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UK General Election 2024

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Polling station sign, London. UK general election (and local council elections), 6 May 2010. This sign was outside a polling station (normally a primary school) in Camberwell, London SE5.

Britain goes to the polls in just over a week’s time.

At UNA-UK we believe this is a time to reiterate the UK’s responsibility to be a champion for international cooperation and the multilateral system with the UN at its centre. The challenges the UK faces at home, and the collective challenges facing the world, are inextricably linked. Increasingly acute global challenges have no regard for borders, in turn the effort to develop and implement solutions must be shared. It is only through close cooperation with the international community that the UK will tackle the major threats we face – climate change, financial instability and energy crises, the fallout from conflict and the risks of new technology – and create a positive future for the UK and the world.

Key questions for candidates:

As election day draws near, interacting with party representatives becomes even more important. By drawing attention to the connection between national and global interests, you can put questions to candidates about global issues that matter to you and remind them that the policies of a new government should reflect this. You might also prompt candidates to research and publicly state their positions on key elements on UK foreign policy and their vision for the UK’s role in the international system. This effort not only helps to elevate these issues on the agenda but also allows for holding the elected candidate accountable once they take office. Do your bit to support internationalism by asking candidates and canvassers the following questions and publicise their answers to your networks. We provide some answers to prompt candidates in their response.

  1. What will you do to support the United Nations and International Cooperation?

As a permanent member of the UN, the UK retains an outsized influence on the multilateral system. The next government should reflect on how the UK can harness this privileged position to positively effect global institutions, champion and expand the norms and standards they create and maintain, while also proactively ensuring the UK’s foreign policy is underpinned by values in line with human rights and international law. The government should recognise that a well-funded and functioning international system – including effective multilateral institutions capable of addressing global issues – is beneficial to its interests, both foreign and domestic.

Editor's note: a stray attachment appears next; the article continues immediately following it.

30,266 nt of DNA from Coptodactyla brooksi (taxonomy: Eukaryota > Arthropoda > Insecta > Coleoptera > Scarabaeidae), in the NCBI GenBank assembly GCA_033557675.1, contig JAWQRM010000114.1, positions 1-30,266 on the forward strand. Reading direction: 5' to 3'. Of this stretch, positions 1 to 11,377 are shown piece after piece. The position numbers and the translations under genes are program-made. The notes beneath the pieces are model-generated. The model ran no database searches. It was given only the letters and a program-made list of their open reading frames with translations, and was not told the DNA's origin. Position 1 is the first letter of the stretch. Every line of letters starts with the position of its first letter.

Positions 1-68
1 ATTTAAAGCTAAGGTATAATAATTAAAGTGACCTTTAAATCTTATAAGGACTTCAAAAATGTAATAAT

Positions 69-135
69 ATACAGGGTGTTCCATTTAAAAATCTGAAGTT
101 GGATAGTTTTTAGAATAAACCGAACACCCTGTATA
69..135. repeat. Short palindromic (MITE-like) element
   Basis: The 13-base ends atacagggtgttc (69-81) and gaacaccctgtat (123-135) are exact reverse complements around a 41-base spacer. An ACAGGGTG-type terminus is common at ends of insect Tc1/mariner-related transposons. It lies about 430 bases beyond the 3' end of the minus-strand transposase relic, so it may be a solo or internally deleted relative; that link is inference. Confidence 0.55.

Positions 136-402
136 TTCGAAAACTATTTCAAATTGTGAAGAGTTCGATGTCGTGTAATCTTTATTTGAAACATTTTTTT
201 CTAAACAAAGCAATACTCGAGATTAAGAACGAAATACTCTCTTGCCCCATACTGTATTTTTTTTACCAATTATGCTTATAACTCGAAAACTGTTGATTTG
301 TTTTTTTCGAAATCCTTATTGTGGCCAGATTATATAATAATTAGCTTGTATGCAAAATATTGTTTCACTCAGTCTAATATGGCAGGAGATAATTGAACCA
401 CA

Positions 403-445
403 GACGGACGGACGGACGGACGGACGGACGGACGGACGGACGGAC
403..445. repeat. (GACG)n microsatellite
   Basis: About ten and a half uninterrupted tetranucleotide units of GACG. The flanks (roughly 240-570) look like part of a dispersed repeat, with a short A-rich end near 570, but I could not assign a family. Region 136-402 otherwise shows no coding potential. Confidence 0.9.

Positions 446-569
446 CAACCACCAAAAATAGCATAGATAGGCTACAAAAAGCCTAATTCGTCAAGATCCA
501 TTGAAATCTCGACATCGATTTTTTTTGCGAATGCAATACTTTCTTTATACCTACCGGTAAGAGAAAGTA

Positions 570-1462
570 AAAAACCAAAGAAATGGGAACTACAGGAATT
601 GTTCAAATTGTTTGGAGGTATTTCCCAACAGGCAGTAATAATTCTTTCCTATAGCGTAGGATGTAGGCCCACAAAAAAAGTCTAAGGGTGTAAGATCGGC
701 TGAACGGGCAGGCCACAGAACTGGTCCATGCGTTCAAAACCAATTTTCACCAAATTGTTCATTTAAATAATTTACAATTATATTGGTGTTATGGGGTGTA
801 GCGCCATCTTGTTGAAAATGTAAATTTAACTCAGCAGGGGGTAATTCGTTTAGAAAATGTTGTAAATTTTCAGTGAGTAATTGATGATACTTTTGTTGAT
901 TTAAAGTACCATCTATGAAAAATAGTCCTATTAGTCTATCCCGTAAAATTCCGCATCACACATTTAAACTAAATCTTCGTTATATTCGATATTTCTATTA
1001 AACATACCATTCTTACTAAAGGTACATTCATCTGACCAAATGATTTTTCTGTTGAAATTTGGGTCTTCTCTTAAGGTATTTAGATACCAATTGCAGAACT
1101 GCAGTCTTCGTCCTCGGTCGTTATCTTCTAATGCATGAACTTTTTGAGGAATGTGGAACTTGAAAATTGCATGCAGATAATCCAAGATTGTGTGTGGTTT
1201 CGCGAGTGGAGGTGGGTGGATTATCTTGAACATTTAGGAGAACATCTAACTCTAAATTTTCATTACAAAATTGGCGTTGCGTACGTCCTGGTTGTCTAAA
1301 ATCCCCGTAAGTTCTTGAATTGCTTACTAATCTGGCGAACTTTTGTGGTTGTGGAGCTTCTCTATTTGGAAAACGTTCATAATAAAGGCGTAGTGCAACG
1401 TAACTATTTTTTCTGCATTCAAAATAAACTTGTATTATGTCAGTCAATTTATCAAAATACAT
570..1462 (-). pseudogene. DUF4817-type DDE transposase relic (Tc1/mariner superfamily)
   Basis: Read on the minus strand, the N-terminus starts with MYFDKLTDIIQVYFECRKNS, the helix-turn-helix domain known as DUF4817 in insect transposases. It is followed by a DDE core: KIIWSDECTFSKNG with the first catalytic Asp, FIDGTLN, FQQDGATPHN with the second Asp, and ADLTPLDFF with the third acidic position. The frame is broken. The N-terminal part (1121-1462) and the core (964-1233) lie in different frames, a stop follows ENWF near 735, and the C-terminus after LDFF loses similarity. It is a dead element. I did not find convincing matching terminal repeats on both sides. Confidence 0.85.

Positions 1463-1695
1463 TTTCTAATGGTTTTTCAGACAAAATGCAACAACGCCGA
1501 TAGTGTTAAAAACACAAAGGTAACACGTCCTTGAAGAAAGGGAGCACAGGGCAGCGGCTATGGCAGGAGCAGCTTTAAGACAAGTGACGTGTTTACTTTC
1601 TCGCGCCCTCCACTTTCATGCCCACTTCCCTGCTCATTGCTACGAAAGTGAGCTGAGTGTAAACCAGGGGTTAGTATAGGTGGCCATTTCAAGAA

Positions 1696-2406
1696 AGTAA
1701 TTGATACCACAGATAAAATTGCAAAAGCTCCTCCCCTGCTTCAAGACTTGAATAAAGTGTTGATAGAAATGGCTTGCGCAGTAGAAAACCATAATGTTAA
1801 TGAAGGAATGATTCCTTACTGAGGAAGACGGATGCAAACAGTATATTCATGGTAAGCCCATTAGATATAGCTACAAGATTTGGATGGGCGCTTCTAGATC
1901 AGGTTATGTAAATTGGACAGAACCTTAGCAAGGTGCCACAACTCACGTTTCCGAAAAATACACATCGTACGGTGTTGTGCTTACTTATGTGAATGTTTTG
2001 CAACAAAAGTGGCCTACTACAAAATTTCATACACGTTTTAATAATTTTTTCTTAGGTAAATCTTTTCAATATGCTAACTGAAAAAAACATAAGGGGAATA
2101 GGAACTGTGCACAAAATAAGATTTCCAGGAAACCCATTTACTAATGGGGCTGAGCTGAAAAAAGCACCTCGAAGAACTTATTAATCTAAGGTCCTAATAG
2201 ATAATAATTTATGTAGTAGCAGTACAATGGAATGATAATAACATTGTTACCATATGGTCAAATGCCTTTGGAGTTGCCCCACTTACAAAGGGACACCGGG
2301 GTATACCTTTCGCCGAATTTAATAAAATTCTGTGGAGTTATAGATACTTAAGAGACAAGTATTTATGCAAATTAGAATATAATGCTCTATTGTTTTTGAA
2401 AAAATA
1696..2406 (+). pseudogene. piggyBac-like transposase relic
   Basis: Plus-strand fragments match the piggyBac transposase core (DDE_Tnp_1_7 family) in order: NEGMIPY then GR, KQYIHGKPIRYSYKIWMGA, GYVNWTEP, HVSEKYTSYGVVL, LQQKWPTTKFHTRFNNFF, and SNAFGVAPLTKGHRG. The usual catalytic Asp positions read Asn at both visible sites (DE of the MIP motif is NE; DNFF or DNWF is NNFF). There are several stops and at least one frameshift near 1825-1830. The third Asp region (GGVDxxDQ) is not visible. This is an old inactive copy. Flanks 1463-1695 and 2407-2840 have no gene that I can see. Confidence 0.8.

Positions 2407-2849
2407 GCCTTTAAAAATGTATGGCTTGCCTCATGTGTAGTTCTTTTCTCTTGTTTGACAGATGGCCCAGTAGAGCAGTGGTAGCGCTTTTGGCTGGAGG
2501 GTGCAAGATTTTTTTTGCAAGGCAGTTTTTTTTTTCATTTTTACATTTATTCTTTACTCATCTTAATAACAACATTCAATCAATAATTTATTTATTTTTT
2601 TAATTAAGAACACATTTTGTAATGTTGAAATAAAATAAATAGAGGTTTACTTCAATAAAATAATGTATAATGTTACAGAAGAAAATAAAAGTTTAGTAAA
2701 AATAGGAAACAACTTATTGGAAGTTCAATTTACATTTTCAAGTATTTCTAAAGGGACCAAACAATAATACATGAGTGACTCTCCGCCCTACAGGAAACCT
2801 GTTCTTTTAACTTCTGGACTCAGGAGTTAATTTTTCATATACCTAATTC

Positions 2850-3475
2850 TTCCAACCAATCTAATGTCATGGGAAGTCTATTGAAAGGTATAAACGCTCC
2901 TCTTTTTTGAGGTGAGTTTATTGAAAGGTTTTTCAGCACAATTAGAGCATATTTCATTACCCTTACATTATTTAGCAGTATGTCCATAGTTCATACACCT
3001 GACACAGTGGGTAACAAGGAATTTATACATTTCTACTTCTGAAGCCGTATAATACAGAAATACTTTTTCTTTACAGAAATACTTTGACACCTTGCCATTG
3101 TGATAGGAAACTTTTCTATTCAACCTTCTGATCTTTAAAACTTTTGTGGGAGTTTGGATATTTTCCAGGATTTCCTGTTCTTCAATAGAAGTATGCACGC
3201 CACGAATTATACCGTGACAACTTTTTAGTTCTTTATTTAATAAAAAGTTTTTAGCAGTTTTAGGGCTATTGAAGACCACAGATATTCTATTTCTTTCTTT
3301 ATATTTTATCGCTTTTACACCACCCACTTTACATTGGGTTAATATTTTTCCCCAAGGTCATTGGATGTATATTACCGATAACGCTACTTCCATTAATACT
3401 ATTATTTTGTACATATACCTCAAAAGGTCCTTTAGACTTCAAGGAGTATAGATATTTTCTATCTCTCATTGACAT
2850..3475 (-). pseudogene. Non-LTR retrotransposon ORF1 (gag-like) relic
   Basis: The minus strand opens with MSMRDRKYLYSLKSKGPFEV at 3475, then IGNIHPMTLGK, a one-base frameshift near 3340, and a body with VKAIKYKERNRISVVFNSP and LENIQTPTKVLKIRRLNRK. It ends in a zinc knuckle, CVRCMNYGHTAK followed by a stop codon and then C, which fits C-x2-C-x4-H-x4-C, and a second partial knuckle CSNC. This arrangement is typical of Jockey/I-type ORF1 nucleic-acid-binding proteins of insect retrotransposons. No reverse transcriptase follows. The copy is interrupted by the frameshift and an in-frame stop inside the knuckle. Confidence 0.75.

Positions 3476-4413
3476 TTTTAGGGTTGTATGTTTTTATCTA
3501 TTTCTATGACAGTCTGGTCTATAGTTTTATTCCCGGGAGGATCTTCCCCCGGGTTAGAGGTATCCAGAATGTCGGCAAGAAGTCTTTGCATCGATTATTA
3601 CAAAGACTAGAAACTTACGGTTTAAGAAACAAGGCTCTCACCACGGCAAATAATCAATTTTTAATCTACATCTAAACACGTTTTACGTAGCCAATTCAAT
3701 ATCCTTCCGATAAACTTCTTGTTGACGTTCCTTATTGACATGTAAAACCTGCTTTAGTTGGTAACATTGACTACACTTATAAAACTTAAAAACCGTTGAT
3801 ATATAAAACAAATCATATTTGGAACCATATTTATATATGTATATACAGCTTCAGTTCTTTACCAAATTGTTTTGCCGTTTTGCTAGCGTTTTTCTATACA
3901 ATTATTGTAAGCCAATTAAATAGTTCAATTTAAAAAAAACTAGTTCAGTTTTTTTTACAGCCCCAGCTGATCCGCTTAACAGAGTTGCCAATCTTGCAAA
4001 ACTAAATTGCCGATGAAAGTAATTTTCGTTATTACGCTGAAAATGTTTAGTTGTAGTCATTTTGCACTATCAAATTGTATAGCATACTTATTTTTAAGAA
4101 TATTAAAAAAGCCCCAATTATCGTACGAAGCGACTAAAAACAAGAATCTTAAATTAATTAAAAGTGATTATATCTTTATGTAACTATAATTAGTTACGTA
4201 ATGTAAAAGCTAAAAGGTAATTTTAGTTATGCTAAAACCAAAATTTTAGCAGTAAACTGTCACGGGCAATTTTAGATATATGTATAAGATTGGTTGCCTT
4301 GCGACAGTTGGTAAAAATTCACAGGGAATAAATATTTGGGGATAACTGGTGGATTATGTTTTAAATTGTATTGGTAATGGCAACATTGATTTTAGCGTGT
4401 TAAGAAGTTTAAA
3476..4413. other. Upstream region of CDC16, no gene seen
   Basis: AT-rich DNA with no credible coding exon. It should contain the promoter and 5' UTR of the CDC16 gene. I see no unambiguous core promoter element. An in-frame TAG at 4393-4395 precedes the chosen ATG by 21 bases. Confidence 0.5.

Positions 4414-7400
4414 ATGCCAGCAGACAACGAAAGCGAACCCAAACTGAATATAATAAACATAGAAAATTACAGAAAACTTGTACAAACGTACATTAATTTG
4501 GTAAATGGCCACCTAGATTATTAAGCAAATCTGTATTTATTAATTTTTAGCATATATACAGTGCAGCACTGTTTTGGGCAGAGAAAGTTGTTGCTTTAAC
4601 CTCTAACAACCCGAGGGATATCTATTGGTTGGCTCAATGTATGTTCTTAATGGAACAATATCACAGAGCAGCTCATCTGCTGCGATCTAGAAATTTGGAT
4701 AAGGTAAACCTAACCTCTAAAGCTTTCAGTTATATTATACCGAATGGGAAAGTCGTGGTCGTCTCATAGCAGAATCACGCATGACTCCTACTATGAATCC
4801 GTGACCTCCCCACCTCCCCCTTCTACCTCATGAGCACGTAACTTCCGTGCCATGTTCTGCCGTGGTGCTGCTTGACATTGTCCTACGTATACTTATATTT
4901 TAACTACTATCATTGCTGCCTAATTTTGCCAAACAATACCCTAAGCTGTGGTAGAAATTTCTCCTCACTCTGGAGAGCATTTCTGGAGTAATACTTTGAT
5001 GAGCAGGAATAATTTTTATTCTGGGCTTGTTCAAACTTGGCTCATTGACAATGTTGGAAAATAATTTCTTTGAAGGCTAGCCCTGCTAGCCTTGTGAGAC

The UK can aspire to lead, and where appropriate lead from behind, in governance and multilateral reform to support an effective UN at the forefront of addressing the many interconnected and escalating challenges facing the world. The UK's instincts and interests are distinct from both American and purely European perspectives, which positions it well to influence discussions on security and responses to Russia ,and China and the complex evolving geopolitical dynamics in Africa, Asia, and the Middle East. By acting swiftly, the UK can also play a significant role in shaping the governance of emerging technologies, including AI and in particular AI weaponry. Additionally, it should continue to lead on climate change, as the transition to renewable energy will transform global politics.

  1. How do you intend to ensure the UK takes a leading role in safeguarding human rights globally?

This election is a watershed moment for human rights in the UK, and world leaders will be watching closely which direction the UK takes under a new government. In recent years we have witnessed a backsliding on the UK’s commitments to international laws and standards in the form of domestic legislation on issues such as migration and policing, that have drawn consternation from UN officials and agencies. We cannot afford for the UK, an historic champion of international law, to fall short of its obligations – the UK can and must lead by example. Britain cannot challenge grave human rights abuses happening around the world if it does not uphold them at home. Human rights are not something you can cherry pick to suit your political agenda and the UK must ensure that it responds to violations of human rights and international law without fear or favour. These frameworks are the bedrock of the UN and our international rules-based order, a system that is under increasing strain as devastating conflicts intensify and climate breakdown continues at pace.